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Roger KA Allen has written a beautiful and fascinating memoir about his family and childhood growing up in Australia in the 1950s. The son of a “unique” country doctor and a nurse, Allen touchingly chronicles his life in Australia from the time that his mother was pregnant with him to his ninth birthday. He describes how his father’s “restlessness drove us into the wilderness like the Israelites in search of that promise of a land of milk and honey,” which his family found in Ballina, New South Wales, where his father bought a local doctor’s practice.
The author’s observations and accounts are very telling of the place and time that he grew up, from the descriptions surrounding his father’s medical practice to the medical profession in general, and the practice of frontal lobotomy or the “horrors of shock therapy,” to the introduction of television which had most Australians more educated about American culture and politics than their own. Allen also brings to light the similarities between the way the Australians and Americans treated the real “first settlers” to both those countries, recounting the history of racism and atrocities against the Aboriginal people, and the imaginary games of “Explorers versus Aboriginals” and “Cowboys and Indians.” Throughout the book, Allen places the events of his childhood Australia in context with world events, effectively comparing and contrasting just how similar and different his own experiences and “struggles” were compared to those of people in other countries.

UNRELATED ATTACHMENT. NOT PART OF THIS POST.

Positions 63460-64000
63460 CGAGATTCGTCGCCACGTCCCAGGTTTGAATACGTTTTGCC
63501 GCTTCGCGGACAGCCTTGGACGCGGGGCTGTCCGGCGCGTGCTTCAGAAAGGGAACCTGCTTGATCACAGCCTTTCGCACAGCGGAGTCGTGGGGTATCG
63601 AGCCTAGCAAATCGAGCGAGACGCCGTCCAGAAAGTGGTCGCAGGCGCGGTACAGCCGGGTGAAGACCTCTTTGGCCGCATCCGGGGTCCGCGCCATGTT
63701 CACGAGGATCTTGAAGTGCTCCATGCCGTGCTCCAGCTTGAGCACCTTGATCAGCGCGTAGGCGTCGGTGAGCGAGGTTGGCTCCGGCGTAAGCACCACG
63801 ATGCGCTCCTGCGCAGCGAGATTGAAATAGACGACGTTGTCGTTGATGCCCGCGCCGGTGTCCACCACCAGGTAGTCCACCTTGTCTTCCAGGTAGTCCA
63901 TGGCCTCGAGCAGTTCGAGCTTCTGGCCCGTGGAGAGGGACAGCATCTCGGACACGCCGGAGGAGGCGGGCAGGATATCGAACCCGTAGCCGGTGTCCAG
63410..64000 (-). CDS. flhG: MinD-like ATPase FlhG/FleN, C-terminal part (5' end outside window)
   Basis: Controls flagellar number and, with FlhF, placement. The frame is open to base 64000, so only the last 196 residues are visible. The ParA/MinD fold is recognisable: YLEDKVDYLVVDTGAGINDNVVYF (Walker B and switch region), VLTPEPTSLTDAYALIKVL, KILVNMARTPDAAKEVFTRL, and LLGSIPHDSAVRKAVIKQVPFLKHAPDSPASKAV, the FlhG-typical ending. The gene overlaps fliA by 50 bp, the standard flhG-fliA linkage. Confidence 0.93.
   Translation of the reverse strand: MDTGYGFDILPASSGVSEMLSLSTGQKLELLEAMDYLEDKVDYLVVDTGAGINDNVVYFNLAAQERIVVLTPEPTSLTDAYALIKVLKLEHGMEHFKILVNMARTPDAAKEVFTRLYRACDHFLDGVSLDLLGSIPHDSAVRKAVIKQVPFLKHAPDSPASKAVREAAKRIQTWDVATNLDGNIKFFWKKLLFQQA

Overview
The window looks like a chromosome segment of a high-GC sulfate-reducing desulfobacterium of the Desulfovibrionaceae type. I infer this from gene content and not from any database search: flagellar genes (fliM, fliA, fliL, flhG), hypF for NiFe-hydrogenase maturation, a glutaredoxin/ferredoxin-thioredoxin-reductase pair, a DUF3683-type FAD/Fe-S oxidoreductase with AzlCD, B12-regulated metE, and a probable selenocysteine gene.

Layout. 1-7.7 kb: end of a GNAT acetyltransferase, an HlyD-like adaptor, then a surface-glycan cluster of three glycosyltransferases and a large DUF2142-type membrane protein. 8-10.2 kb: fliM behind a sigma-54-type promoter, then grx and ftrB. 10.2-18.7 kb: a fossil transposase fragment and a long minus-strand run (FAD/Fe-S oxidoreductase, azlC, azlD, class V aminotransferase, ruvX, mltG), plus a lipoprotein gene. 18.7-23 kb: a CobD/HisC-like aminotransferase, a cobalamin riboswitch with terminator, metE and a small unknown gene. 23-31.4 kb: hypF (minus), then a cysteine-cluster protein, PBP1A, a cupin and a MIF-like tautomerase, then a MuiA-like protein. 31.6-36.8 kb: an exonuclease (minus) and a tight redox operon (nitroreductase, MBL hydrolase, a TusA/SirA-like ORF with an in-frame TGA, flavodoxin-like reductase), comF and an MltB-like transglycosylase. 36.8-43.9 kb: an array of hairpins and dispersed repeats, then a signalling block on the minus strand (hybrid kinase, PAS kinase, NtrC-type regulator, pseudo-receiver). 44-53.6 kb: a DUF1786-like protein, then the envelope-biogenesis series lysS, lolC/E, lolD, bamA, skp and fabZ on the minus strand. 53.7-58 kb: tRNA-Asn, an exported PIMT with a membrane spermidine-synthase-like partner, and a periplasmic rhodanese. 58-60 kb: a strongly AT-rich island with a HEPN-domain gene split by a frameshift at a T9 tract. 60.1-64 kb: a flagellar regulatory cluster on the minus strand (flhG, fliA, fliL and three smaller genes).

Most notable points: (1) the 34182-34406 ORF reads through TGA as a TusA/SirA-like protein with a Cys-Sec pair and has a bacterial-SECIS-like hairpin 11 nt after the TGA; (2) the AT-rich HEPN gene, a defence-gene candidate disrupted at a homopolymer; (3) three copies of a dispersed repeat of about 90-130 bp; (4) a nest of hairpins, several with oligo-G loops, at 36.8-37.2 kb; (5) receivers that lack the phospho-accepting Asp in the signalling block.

Allen’s characters are human and real, filled with strengths and flaws, with all their prejudices, love, and hate, from his father who is so devoted to his profession to his mother’s relentless loyalty to her family, to the residents of the town and the people he meets on his travels. Allen’s story captures the wide range of boyhood emotions. We see joys of his childhood expressed in humorous accounts, like his father battling with crabs that are doing their best to avoid the “final trip on the tumbrels to the final hell of the execution pot.” He evokes a young boy’s wonder in the description of the aftermath of a flood which lends itself to a great exploration of the insects, shrimp, and frogs that have surfaced. The author evinces the humor of the “sex education” offered by the “literary delights” at the local barber and the heartbreak of childhood lessons when he describes a touring marionette company’s performance about a little Aboriginal boy who befriends a baby wombat. “But in the end the boy had to leave them all to return to the world of humans as if this mortal life always has to have a sad ending.”
Ballina Boy is a childhood account brought to life in a rich tapestry of anecdotes, stories, culture, and history lessons—a highly recommended read.